By the end of the year, Belarus plans to start buying oil from sources outside Russia after oil with excess levels of chlorine put Belarusian pipelines and refineries on the brink of technological collapse.
Deliveries from alternate sources will come in from ports in the Baltic States and Ukraine, Deputy Director General of the Belarusian Oil Company (BNK) Sergey Grib said on Tuesday.
The company is considering suppliers from Saudi Arabia, Nigeria and Azerbaijan that have grades of a similar quality to the Russian Urals benchmark.
According to Grib, 300 thousand ton oil terminals are planned to be reserved in Lithuania and Latvia every month. Thus, Minsk will be able to purchase 3.6 million tons of raw material per year, replacing 20% of the deliveries it gets from the Russian Federation (18 million tons last year).
“The Mozyr Oil Refinery is closer to Ukraine ... it is quite possible that oil will pass through Ukraine. Naftan (another larger oil refinery) is closer to the Baltic ports so it would be logical to consider ports on the Baltic Sea,” Grib explained.
The situation that arose from the Russian oil delivery is still ongoing. On April 19, the Belarussian national oil concern Belneftekhim announced a sharp deterioration in the quality of oil as it contained more than 20 times the accepted norm of chlorine compounds.
They are capable of causing corrosion in both pipelines and refinery equipment. One refinery - Mozyr - reported an equipment damage on Monday. On Tuesday, Belarus was forced to completely stop the export of light petroleum products to Ukraine, Poland and the Baltic states, Grib reported.
It is currently impossible to assess the damage, said the deputy chairman of the Belneftekhim Concern Vladimir Sizov. The process equipment is hermetic so the internal state of the pumps and pipelines can be assessed only after a complete overhaul.
The source of the pollution was found in the Samara region in the Samara-Unecha section of the Druzhba pipeline which has been supplying oil and gas to Eastern European countries since Soviet times.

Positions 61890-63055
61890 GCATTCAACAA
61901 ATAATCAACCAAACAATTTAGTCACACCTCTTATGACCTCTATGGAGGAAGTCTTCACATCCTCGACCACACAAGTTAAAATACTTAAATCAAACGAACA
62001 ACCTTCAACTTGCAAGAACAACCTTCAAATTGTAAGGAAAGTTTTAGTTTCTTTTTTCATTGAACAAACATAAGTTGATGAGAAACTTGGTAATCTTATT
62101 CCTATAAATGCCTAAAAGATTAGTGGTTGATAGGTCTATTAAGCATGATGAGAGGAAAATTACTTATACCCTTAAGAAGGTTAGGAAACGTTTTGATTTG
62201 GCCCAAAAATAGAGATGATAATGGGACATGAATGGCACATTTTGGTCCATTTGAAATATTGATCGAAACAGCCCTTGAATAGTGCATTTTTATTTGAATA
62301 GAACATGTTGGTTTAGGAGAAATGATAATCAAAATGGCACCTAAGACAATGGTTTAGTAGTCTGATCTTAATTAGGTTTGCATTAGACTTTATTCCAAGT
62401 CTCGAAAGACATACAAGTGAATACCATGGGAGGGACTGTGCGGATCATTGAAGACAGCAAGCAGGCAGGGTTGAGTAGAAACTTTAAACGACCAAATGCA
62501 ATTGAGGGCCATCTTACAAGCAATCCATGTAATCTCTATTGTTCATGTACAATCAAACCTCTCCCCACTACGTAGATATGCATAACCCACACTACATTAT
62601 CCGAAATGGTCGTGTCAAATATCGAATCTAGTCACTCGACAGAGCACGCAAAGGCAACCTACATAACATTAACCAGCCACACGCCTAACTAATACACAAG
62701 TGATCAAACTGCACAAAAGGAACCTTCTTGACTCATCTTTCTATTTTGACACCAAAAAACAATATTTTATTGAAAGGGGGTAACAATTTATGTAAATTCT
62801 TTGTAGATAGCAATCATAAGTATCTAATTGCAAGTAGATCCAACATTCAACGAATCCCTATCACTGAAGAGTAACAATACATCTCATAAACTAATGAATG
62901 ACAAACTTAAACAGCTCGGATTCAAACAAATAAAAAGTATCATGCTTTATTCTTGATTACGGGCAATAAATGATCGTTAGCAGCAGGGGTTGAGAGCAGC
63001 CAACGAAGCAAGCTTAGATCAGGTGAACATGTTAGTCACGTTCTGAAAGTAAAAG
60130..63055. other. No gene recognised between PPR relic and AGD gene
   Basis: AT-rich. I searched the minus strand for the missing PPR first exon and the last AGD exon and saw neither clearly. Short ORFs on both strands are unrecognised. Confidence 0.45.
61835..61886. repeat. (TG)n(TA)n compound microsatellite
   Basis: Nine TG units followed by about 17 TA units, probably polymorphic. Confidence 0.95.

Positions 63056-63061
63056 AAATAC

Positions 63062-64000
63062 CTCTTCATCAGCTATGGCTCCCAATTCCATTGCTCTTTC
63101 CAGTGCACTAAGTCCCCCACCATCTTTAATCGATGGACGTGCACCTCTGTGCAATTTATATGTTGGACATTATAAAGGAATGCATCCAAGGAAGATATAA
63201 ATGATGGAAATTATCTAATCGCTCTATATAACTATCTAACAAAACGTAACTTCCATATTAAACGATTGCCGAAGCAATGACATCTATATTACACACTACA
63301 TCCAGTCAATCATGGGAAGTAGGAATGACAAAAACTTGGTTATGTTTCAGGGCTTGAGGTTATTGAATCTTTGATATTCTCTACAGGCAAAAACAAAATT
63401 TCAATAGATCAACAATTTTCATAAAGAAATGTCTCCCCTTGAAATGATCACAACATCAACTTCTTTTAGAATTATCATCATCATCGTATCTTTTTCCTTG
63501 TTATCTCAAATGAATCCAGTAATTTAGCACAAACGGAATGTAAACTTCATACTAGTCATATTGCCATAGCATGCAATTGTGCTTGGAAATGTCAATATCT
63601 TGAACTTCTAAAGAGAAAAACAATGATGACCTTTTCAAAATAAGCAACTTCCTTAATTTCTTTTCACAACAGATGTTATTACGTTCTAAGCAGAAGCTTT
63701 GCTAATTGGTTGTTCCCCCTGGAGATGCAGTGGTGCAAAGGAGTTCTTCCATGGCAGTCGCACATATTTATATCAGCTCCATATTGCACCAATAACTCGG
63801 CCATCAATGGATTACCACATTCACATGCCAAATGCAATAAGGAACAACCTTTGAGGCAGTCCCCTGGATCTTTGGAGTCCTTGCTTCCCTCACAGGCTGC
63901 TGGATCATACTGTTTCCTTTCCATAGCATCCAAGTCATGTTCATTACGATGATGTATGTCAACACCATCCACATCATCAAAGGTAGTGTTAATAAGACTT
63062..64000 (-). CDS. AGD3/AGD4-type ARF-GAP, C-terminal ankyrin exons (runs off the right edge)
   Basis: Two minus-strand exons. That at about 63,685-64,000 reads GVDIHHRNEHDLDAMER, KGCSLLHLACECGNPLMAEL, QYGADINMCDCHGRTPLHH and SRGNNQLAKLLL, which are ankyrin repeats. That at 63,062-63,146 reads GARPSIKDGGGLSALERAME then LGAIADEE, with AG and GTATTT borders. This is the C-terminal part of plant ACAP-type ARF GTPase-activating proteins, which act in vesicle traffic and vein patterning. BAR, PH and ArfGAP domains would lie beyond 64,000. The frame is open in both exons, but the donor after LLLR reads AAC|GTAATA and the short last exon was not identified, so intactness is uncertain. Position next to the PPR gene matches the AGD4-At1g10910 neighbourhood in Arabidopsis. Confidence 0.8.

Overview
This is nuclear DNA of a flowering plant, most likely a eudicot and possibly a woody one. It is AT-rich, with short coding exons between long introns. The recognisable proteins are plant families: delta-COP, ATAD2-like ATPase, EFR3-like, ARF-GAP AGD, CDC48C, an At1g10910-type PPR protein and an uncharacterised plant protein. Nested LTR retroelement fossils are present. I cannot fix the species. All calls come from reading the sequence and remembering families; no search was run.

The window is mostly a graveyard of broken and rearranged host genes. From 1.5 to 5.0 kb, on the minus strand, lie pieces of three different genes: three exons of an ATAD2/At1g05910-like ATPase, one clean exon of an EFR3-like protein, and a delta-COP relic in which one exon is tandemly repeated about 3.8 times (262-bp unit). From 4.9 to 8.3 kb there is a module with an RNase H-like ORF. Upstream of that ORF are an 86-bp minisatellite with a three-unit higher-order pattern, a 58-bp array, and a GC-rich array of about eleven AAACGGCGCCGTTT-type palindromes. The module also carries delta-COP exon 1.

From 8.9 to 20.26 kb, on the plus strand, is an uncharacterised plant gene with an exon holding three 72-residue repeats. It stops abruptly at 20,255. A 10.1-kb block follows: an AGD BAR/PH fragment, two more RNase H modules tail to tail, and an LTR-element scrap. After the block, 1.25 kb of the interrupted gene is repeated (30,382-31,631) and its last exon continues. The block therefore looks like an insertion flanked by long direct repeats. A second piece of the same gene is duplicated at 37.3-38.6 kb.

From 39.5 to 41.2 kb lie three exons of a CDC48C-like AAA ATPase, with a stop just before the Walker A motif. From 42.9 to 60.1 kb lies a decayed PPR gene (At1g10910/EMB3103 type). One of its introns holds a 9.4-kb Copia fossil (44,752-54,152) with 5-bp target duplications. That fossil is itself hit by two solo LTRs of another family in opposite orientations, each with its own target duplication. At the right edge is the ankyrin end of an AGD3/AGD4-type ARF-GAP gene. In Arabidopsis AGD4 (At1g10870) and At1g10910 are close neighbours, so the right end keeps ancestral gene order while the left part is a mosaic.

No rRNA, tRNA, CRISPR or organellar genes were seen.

Trasneft announced a solution to the problem within a week. Yet, for now, to say that there has been an improvement to the supplied oil is premature, Sizov said on Tuesday, adding that the situation is still complicated.
“The problem is technical in nature and is unrelated to the issues being discussed with Belarusian partners about oil and gas sector relations in the medium and long term,” the Ministry of Energy of the Russian Federation clarified on Sunday, referring to the fuel conflict that began when Minsk pursued financial claims that ended with the threat to suspend the transit of Russian oil to Europe and to raise pumping rates by 23%.
Earlier, Belarus demanded Russia compensate its losses due to the tax maneuver that abolished export duties on oil with a simultaneous increase in mineral extraction tax. This would deprive Minsk of the opportunity to buy oil at a preferential price (duty free) and resell it abroad.
Numerous negotiations, including those between Vladimir Putin and Alexander Lukashenko - who brought three bags of potatoes to the Kremlin as a gift before the New Year - bore no results.
Since April 10, relations have escalated to the level of a trade war: The Federal Service for Veterinary and Phytosanitary Surveillance imposed a ban on apple and pear deliveries from Belarus which Minsk interpreted as a sanction.
If Belarus does not receive compensation for the maneuver, Russia could lose its only ally to the west, Lukashenko warned at a meeting with Putin.
Russia categorically refused to compensate Belarus for the losses. Tax policies are an internal affair in Russia, said First Deputy Prime Minister and Minister of Finance Anton Siluanov.